$\overrightarrow{R(l)}=({R}_{1}(i),{R}_{2}(i),\cdots {R}_{m}(i))$ where R_{j}(i) represents the read produced by the j-th reader to the field strength values of the i-th reference tag. To determine the neighboring extent of the reference tags and the target tag, for each target tag, with p ∈ [1, u], we define:

where E_{i} represents the Euclidian distance between the i-th reference tag and the target tag. The smaller E_{i}, for i ∈ [1, n], the closer the two tags. After comparing by size the E_{i} values, one chooses the k nearest distances to the target tag, corresponding to the nearest-neighbor tags, which compose a set κ. This definition of a weight of k nearest neighbor tags is introduced:
Thus, by using Equation (3) one can get the coordinates of the target tag:

Body position changes do not happen a lot in a short time. This justifies the use in this paper of the target tag historical trajectory algorithm, in which the RFID tags worn by the human body as a target tag are associated with historical weighted estimate of the current position. Assuming the current estimated position is (x_{0}, y_{0}), and the i-th estimated position is (x_{i}, y_{i}), where i = 1, 2, ⋯, s, the estimated value of (x, y) is obtained after considering the historical track. By investigating the residual weighting function:

when the Q value obtained has the minimum value, we can obtain the best estimated value. After derivation, the Equation (4) can be solved for (x, y):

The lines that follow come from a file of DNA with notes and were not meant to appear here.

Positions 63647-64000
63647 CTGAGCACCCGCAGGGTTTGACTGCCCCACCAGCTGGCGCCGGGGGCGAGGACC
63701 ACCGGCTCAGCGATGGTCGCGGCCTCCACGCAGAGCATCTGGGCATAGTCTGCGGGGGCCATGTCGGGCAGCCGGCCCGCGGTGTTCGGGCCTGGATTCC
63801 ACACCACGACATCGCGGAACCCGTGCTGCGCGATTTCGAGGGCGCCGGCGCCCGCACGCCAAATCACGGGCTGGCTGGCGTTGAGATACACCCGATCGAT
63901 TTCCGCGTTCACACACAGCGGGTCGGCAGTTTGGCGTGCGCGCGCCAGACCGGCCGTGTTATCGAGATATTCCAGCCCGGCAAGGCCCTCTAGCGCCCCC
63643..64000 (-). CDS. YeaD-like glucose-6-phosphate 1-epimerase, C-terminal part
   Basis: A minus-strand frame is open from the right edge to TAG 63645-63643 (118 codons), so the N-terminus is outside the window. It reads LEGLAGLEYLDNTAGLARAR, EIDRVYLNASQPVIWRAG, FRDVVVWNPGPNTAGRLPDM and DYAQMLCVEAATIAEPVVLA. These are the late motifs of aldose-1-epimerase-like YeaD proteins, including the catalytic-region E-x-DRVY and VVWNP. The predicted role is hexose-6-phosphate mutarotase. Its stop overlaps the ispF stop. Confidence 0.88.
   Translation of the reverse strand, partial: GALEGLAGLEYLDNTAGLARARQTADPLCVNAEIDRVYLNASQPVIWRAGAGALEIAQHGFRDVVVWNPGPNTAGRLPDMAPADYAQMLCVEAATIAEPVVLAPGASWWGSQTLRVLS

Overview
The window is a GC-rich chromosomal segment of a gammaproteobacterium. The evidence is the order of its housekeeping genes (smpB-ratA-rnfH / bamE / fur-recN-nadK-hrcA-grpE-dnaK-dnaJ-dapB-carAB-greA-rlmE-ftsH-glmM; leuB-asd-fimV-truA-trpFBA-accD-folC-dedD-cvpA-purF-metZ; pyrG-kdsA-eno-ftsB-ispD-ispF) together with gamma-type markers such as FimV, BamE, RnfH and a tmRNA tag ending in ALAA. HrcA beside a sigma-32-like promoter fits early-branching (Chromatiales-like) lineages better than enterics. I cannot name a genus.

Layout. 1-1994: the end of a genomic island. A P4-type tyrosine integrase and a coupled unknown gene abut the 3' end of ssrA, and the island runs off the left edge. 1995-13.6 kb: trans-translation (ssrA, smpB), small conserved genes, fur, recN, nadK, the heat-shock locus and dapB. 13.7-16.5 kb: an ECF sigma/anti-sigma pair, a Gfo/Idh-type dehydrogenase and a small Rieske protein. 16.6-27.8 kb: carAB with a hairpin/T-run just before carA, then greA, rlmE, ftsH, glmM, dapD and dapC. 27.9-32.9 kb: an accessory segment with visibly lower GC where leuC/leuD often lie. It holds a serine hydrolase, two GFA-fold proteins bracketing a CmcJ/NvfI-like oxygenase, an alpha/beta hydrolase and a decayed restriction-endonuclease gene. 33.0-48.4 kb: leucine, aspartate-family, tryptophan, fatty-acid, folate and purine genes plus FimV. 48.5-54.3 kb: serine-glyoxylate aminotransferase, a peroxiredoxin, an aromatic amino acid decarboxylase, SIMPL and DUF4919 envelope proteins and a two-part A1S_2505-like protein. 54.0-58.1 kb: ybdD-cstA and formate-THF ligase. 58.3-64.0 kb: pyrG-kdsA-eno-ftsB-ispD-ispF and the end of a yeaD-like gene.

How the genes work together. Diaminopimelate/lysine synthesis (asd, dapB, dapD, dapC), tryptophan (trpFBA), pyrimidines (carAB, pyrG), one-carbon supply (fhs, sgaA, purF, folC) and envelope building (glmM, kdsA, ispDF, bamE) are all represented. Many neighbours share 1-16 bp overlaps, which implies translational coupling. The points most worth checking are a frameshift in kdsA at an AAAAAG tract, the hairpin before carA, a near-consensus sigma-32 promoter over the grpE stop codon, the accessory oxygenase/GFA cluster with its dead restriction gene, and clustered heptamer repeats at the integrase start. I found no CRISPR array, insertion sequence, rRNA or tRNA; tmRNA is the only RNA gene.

where w_{i} represents the weight of each historical location value:
Equation (6) shows, that if the history of the position (x_{i}, y_{i}) is closer to the current position (x_{0}, y_{0}), then w_{i} has a larger value, to which it corresponds a larger weight. In actual measurement situations sometimes for several reference tags the field strength values of one or several components of the vector cannot be read, resulting in localization error. The dynamic k value method makes more nearest neighbor tags to participate in the RFID temperature sensing tag weighted positioning, in order to reduce the localization error. In the initialization process, the initial number of tag k-nearest neighbor is first set to k_{0}. In the hardware control program, if the value of the field strength component cannot be read, a value is artificially set. In the positioning program, if the number of the detected artificial field strength value tag is c, then the number of nearest neighbors tag k is corrected to k_{0} + c. The experiment found that the initial value of k_{0} can be 3, 4 or 5, with 4 being better.